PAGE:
I have to confess that I am a big fan of the new ads that do not sell any products. Ads that make me smile and think that, somewhere, some genius thought and created those two minutes for people like me with no knowledge of marketing or advertising of any kind, to be able to enjoy a different ad and also subliminally, sell us a brand or product.
So, today I will talk about what some experts describe as institutional advertising.
Institutional advertising is that part of marketing designed to promote a company instead of a particular good or service. It can be designed to make the public aware of a company or to enhance the reputation and image of an existing company.
An example of this type of campaign, which is having quite viral on the net these days indeed, is the new ad for Coca Cola and its magic pills (http://www.youtube.com/watch?v=6DB_nstSfbw).
As I said, this type of advertising seems original to me. A very decent way to transmit a subliminal message to the brand. However, when trying to understand these campaigns from a business standpoint, some initial questions come to my mind:
– What are the reasons behind this kind of advertising?
– DO they bring any kind of direct benefit to the company
– Is there an indicator that could measure the effect of these actions on sales, loyalty or approach to new consumers?
The reason behind many of these campaigns is what in marketing is mainly called Brand awareness. Such campaigns are usually aimed at the public to know a new company or brand that is being rolled out. Although, in the example of Coca cola, I think we will all agree that they are not looking to increase their awareness among the customers.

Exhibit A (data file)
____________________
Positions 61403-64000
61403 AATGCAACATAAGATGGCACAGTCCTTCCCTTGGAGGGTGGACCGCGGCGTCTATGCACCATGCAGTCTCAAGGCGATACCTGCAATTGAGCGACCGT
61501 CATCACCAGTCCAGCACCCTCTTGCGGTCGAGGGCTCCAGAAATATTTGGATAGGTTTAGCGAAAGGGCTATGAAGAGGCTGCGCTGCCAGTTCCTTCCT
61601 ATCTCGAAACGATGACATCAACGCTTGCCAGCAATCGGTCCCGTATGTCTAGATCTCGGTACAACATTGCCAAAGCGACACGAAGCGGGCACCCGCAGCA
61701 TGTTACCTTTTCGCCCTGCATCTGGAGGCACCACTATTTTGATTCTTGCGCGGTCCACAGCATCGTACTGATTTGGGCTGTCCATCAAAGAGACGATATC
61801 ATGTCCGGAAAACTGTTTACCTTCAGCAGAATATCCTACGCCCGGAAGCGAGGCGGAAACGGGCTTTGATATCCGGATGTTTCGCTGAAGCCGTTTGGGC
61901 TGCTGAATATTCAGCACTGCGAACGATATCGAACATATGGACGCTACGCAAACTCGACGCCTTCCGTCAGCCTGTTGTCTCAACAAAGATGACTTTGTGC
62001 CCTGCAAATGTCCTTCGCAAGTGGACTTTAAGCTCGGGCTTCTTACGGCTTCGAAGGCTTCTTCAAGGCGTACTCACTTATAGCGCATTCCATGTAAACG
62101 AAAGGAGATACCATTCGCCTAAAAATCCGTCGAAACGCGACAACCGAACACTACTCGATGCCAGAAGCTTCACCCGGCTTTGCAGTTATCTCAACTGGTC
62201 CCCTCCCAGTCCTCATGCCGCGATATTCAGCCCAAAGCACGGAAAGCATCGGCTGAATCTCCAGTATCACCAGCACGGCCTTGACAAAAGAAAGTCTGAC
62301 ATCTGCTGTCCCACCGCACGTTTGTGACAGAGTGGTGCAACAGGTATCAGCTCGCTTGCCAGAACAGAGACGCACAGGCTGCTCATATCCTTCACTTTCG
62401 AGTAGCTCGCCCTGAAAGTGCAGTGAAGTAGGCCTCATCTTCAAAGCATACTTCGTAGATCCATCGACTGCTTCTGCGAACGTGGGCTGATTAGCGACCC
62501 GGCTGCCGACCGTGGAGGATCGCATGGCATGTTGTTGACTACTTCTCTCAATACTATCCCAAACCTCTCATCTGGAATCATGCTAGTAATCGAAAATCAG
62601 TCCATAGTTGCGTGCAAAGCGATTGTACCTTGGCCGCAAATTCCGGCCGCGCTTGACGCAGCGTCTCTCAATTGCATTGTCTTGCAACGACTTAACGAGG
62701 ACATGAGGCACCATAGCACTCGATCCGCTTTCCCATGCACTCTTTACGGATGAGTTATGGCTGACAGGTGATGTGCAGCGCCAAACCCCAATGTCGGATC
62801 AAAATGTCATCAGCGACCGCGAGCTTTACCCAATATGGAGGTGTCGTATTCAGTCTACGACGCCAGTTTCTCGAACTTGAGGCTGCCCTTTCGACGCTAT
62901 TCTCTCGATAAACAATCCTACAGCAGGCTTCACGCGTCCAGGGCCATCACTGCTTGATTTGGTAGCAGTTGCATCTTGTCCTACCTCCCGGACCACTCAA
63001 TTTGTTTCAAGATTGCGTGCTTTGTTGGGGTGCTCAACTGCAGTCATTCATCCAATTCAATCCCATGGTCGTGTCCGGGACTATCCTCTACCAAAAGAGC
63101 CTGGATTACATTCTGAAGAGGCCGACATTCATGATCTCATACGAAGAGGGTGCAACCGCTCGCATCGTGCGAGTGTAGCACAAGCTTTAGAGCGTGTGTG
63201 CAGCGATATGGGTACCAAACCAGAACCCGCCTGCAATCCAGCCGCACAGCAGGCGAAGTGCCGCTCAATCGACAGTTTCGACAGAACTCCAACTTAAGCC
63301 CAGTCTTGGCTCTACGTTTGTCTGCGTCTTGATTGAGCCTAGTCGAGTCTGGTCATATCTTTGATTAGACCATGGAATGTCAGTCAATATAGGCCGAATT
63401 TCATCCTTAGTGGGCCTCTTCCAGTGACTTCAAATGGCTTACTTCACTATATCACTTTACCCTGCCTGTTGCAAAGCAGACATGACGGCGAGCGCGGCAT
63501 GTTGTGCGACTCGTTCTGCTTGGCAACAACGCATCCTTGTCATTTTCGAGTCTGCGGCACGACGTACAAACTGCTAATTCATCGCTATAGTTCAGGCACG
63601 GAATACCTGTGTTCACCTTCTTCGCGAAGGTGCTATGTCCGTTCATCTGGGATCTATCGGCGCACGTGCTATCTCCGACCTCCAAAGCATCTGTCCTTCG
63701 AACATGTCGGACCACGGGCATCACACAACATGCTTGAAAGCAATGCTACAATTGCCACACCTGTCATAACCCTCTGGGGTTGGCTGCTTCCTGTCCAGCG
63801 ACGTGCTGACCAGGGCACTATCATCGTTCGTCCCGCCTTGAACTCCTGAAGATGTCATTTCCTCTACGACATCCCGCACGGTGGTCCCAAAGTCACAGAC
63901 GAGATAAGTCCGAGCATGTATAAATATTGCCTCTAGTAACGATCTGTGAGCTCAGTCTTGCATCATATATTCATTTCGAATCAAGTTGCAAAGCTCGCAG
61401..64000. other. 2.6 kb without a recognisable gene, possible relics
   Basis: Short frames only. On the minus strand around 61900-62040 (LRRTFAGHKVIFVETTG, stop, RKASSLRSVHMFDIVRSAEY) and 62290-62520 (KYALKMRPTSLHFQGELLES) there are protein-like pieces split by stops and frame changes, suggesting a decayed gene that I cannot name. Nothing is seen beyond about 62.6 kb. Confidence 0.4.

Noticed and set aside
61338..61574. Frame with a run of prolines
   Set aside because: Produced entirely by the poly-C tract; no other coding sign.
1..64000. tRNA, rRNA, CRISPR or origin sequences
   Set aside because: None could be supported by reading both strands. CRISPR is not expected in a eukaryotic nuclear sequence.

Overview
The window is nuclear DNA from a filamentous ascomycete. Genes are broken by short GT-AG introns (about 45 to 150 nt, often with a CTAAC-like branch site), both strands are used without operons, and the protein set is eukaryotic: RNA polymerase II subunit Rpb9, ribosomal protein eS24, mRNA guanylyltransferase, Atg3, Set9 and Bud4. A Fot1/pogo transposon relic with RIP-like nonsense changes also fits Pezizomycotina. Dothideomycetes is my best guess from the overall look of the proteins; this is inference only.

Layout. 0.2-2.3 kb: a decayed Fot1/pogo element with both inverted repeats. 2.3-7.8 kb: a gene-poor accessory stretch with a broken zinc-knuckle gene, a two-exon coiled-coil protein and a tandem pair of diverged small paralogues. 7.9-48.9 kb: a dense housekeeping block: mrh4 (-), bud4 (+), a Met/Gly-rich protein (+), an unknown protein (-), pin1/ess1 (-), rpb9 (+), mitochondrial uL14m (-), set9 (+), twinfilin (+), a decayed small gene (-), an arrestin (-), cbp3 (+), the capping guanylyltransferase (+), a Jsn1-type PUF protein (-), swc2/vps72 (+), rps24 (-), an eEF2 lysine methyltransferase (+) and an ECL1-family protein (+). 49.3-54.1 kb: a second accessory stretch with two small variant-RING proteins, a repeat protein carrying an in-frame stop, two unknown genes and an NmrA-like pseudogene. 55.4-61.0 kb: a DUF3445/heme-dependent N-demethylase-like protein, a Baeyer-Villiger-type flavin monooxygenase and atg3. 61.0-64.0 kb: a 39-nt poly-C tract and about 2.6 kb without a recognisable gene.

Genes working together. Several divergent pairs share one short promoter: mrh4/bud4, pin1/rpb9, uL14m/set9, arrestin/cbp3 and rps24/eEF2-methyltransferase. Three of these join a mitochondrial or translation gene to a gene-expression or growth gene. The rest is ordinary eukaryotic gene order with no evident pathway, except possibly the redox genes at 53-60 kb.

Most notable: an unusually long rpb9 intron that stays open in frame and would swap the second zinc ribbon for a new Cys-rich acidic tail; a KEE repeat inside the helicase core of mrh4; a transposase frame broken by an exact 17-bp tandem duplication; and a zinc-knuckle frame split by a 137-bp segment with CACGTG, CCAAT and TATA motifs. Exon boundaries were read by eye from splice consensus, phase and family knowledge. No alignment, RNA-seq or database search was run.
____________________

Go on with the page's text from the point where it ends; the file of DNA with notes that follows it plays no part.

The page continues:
Why then? Many experts agree that such campaigns can be also launched to position the brand in front of future potential threats from social environment.
I think Coca cola’s example is the perfect one: Society is increasingly concerned about obesity and its sedentary population. Coca-Cola as the institutionalized product that we know, has been repeatedly finger pointed as drink that can induce to higher levels of obesity than other drinks. Consequently, Coca cola decides to create an ad where actions against obesity such as walking, running or doing any kind of exercise are promoted, positioning themselves as a company who is concerned about social concerns (even though there is no mention at all about the product and its effects).
Understanding the reason behind the ad, leads us to answer the question about the existence of a direct benefit from the campaign. This type of marketing is not profitable or is not translated into direct benefits, let alone an indicator that can define the impact of this campaign. The benefits from these type of campaigns are completely indirect and no KPI could get to track its consequences.
Concluding, I believe that these campaigns do not belong to the tactical implementation of the annual plan, because they are not seeking a direct benefit to them. However, these campaigns belong to the most strategic part of the company. These actions belong to what we call contingency plans. Once the company’s future threats have been defined, it is time to implement actions that will strengthen our position where major gaps are.
Before finishing, and after all the reasoning behind institutional marketing, …
What if this type of advertising, more inclined to a guerrilla marketing, had no meaning to promote or strengthen a brand and their products?
What if the only objective was … I do not know, the happiness of the people, or the social benefit?
Here a link where some people tried to succeed on this last one:
(The fun theory: http://www.youtube.com/watch?v=2lXh2n0aPyw)